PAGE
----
just out in the real world, are companies like Starbucks and Nordstroms,
seeing increasing amounts of profit coming from the fact that they have
this relationship with people. It’s valuable everywhere, I think.
Robi: What else can we do as independent app developers to be aggressive?
Have you seen guerrilla tactics in the PR sense? People making
relationships with journalists, or are people doing a big splash around the
launch of an app that got attention? But, was it a $200,000 CPI campaign?
Ian: We’ve spent quite a bit of time talking about this on our blog with
some of the developers we work with. I think it’s hard to make a really big
splash in PR and see long-term, sustained success from that. We see a jump
and then it goes down, just because there’s so much out there. My
recommendation to developers is always try to engage your consumers. Not
only in app, that can be through some of the stuff you’re doing, but also
outside the app.
Driving people to like you on Facebook and doing an actual good job
communicating with them through that channel, doing a good job driving
people to like you on Twitter, enticing them to share your contact with
their friends, etc. We all know that friend recommendations make a really
big deal. They’re substantially more likely to take some action based on a
friend’s recommendation than a random person’s. I really think this will
push developers to the mindset of “Hey, we need to be really smart about
engaging our consumers across various channels and getting them to share
with their friends.”
Ryan: I think I’m slightly more pro-PR than you are. I think in general,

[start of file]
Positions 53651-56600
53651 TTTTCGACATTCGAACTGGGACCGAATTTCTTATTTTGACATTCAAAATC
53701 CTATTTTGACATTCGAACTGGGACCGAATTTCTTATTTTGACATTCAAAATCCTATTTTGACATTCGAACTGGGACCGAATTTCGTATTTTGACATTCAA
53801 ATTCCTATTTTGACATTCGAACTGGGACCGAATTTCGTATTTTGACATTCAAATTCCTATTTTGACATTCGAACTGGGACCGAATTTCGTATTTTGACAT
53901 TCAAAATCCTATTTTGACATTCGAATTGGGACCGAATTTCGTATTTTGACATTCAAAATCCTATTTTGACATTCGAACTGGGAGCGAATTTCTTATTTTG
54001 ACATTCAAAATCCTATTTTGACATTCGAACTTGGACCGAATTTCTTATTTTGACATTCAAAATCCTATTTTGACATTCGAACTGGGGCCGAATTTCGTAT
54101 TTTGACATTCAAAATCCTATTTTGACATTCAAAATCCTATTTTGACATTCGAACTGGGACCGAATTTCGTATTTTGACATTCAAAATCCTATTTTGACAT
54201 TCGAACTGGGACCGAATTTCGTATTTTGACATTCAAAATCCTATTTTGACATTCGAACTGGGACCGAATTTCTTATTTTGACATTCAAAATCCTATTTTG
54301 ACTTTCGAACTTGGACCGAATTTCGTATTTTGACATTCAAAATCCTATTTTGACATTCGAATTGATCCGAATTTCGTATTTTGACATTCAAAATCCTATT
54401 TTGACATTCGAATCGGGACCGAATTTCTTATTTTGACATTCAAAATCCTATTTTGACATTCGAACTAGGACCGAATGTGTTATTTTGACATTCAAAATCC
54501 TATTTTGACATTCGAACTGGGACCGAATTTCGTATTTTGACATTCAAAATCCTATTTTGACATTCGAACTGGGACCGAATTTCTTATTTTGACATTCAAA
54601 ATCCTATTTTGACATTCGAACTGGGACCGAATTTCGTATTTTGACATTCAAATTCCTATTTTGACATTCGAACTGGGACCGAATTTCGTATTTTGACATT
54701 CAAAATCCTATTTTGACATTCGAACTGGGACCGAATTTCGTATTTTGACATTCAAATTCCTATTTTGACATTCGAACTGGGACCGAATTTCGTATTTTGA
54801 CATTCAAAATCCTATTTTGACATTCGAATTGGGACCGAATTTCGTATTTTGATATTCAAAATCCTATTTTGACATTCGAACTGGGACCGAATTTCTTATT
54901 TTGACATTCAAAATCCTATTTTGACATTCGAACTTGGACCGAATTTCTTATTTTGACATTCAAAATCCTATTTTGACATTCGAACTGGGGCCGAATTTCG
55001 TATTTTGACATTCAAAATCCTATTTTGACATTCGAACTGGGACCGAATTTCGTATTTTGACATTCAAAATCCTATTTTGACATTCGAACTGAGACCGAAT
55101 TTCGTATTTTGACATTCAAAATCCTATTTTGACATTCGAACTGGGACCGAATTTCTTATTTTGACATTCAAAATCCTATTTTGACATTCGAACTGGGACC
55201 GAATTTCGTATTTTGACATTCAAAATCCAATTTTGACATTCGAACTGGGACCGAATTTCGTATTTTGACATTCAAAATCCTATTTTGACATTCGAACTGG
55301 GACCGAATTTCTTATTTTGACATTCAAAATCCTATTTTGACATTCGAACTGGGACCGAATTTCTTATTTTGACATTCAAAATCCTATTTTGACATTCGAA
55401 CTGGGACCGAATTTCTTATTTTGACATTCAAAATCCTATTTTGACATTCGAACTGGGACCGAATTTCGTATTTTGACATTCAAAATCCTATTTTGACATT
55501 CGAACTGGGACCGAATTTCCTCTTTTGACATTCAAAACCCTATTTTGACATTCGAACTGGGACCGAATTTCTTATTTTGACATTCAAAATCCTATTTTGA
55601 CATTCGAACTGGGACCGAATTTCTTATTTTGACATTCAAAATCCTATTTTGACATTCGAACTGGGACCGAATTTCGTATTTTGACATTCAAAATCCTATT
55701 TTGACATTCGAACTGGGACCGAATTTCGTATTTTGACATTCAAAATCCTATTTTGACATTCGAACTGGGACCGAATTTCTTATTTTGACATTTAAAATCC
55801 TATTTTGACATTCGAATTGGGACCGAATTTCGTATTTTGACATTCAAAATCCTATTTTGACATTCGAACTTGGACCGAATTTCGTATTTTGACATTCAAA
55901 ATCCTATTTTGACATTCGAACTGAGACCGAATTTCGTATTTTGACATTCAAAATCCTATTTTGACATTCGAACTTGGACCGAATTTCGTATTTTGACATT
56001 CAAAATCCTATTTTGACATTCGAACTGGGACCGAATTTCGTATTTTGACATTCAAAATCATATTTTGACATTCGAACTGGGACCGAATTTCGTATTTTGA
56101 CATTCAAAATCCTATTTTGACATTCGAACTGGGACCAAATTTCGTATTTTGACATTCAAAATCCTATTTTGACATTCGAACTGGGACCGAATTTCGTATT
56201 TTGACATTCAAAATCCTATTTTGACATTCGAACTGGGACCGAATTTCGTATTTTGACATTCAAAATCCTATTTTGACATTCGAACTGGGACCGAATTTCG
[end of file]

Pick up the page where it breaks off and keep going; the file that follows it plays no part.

I’m just more into thinking about being creative through content marketing
and things like that. A really great example recently this week, was Adam
Tratt at Haiku Deck. Haiku Deck is sort of new age, new style, Power Point,
made for your iPad, a super slick, simple app. He has been from on the
ball, going out and taking all sorts of random sets of things. So, taking
very high-profile bloggers, distilling their thoughts into a slide deck and
then shipping that to bloggers. He did the Red Sox this morning, taking the
best players in Red Sox history, shipping off a slide and promoting that to
Red Sox blogs and Red Sox fans on Twitter and things like that. That type
of stuff is really interesting. Showcasing your product and why it’s useful
from a content marketing perspective. It allowed them to be really
successful. I know they were, over the weekend, number one in productivity
iPod apps, beating out Dropbox and Evernote. I think they’re sitting at
number two or three right now. It’s a really great engagement there. It
allowed them to have an awesome launch.
Robi: I’ve written about it on our blog before, but I think there’s
actually a lot of value to developing relationships with bloggers and
journalists who cover the type of apps that you’re making. I think there